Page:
"Geography does not mask the fact that such individuals would have demonstrated a dangerous tendency to support the use of violence. Their involvement in overseas conflicts can also jeopardise Singapore’s national interests, including our bilateral relations," the ministry said.

"They are deemed to pose a threat to Singapore’s security, and will be firmly dealt with in accordance with our laws."

The MHA also urged anyone who is aware of someone becoming involved in terrorism-related activities, including planning or taking steps to travel to conflict zones to take part in an armed conflict, or who observes suspicious activities or signs of radicalisation, to inform the Internal Security Department (1800-2626-ISD) or the police (999).


The Islamic Religious Council of Singapore (MUIS) said the arrests illustrate that there are institutions abroad that masquerade as centres of Islamic learning, but are actually involved in armed conflict and militant activities, and propagate extremist ideologies. "These foreign schools prey on the vulnerable, especially those who approach them with the intent of deepening their religious belief," it added.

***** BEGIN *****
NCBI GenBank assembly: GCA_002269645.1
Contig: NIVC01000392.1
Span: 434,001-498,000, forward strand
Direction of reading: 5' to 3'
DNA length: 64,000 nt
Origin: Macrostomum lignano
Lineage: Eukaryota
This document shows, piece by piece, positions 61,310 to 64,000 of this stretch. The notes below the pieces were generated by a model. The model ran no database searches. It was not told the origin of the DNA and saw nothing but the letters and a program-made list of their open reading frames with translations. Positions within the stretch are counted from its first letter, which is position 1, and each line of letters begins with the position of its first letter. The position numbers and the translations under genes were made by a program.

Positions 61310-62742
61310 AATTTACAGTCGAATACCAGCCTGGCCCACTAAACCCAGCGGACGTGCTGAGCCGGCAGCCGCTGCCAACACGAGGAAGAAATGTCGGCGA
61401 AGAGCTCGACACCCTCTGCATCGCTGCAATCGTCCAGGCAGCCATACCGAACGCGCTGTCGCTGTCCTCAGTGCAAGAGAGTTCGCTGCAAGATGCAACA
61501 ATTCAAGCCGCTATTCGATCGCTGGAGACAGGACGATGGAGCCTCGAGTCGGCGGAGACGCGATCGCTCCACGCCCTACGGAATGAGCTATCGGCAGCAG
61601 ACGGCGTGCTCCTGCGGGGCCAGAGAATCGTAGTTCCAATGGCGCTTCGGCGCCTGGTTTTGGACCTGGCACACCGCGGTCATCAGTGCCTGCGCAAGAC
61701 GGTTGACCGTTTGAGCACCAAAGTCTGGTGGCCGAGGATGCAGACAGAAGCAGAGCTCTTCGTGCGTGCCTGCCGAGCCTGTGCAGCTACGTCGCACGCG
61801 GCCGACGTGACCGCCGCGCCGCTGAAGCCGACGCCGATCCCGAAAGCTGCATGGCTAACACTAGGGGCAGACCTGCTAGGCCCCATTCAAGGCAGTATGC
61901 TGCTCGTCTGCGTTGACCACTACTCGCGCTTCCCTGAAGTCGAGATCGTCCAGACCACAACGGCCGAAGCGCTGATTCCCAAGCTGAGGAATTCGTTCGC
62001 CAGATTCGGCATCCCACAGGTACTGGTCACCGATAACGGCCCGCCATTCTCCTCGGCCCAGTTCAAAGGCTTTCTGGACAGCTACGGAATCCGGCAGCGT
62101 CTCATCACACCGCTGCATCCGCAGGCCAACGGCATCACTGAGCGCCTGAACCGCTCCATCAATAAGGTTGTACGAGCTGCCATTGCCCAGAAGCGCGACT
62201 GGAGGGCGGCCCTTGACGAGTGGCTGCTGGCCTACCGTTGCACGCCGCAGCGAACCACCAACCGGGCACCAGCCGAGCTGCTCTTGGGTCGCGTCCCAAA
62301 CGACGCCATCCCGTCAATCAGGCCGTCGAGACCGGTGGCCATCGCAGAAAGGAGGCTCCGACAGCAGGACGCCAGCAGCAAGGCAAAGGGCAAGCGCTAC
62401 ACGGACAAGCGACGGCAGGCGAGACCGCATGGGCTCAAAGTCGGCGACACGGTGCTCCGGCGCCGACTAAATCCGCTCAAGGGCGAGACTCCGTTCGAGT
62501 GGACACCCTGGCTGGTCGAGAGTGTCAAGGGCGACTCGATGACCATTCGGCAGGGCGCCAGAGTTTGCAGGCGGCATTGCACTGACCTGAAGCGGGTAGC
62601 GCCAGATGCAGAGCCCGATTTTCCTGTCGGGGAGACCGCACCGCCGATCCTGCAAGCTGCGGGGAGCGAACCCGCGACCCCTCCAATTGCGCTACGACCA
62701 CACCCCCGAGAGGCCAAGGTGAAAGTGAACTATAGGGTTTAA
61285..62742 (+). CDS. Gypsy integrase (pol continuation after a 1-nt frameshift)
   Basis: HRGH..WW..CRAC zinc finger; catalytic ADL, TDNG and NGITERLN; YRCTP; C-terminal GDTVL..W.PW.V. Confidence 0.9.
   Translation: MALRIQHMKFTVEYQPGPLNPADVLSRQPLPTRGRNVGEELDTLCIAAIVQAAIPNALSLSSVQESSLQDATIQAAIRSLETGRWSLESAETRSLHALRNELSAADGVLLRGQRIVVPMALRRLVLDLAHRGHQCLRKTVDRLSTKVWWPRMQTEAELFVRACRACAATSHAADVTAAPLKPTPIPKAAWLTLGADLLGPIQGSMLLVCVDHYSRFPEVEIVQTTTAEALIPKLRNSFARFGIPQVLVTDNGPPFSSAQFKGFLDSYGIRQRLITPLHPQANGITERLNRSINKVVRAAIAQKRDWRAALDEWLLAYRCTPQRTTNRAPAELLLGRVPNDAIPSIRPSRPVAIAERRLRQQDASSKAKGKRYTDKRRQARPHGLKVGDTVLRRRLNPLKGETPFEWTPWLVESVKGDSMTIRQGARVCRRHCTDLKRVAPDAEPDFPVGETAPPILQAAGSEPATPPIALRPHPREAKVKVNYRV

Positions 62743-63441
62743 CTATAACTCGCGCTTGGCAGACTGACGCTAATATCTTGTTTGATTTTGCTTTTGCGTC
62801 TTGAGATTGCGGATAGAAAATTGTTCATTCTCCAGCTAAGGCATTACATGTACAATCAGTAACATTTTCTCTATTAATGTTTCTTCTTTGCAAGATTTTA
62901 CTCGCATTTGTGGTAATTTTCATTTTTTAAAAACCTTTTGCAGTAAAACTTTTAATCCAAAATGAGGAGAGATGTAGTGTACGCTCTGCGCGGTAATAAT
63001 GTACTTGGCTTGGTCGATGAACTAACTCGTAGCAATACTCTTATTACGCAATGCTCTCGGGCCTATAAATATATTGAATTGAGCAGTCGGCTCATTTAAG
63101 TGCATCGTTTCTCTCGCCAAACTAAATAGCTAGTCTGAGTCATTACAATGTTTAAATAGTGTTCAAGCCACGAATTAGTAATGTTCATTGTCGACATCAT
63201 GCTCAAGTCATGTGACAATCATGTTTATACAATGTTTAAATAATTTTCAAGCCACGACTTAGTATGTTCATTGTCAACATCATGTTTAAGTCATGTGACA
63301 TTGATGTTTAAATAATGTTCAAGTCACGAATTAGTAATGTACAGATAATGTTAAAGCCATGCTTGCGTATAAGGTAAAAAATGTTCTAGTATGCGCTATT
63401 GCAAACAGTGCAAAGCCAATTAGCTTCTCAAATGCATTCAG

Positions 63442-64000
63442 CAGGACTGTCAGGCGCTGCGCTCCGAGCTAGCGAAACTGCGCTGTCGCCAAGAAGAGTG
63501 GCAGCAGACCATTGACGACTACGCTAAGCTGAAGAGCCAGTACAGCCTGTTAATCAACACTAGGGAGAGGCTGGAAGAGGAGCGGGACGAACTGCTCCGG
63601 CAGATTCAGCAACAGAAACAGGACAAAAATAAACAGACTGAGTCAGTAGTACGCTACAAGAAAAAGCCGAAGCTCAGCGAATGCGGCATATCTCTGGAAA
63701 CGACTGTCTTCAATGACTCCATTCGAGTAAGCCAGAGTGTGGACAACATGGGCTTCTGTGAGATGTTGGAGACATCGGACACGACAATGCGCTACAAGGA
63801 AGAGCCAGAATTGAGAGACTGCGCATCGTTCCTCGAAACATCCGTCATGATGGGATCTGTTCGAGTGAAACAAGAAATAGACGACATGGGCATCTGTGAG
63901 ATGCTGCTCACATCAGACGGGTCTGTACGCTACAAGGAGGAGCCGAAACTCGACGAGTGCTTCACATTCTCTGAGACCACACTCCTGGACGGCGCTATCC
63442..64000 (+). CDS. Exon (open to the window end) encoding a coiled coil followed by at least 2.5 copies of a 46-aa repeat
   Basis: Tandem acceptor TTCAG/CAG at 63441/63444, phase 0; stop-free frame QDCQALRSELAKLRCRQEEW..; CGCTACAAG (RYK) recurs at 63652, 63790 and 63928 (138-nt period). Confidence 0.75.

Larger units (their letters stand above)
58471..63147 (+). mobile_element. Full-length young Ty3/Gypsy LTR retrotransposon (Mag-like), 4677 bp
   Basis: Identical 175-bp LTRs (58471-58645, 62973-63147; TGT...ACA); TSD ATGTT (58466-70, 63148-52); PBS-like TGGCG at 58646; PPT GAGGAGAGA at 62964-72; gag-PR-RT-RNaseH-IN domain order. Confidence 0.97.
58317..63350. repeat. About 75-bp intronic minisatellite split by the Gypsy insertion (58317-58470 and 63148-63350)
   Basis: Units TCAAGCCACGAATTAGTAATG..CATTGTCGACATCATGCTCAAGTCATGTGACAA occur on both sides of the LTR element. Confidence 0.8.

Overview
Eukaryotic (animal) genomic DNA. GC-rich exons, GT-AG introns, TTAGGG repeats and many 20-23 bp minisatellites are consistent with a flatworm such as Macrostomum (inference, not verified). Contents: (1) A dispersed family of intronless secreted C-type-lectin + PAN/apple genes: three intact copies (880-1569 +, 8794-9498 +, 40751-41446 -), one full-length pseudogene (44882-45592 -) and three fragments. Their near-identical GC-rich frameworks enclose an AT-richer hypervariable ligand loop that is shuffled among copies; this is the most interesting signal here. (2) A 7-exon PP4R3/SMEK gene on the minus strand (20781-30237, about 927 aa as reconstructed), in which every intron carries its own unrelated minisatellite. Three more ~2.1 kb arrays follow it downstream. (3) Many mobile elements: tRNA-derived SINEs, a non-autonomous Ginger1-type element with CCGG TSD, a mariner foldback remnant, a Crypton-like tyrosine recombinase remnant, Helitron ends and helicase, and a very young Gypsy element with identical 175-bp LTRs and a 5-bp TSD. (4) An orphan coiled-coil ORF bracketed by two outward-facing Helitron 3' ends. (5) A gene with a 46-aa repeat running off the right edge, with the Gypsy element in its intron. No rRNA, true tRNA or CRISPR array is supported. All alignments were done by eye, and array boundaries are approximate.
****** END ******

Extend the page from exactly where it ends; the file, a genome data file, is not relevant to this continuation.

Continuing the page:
Deputy director from the Office of the Mufti, Dr Nazirudin Mohd Nasir, said: “We strongly urge Muslims in Singapore who wish to study Islam to approach only recognised religious teachers (asatizah) for guidance and advice. For those who wish to study in foreign institutions, please consult MUIS and we will provide guidance and the necessary support on the appropriate overseas institutions for Islamic studies. We would also like to encourage parents and family members to play a more active role in guiding their loved ones to proper sources of Islamic learning."

Dr Nazirudin added that as a community, Singaporeans must continue to be vigilant against extremist elements. "We must continue to uphold Islamic teachings that are relevant to contemporary needs, and which are suited to our way of life in multi-religious Singapore," he stated.

Source: CNA/kk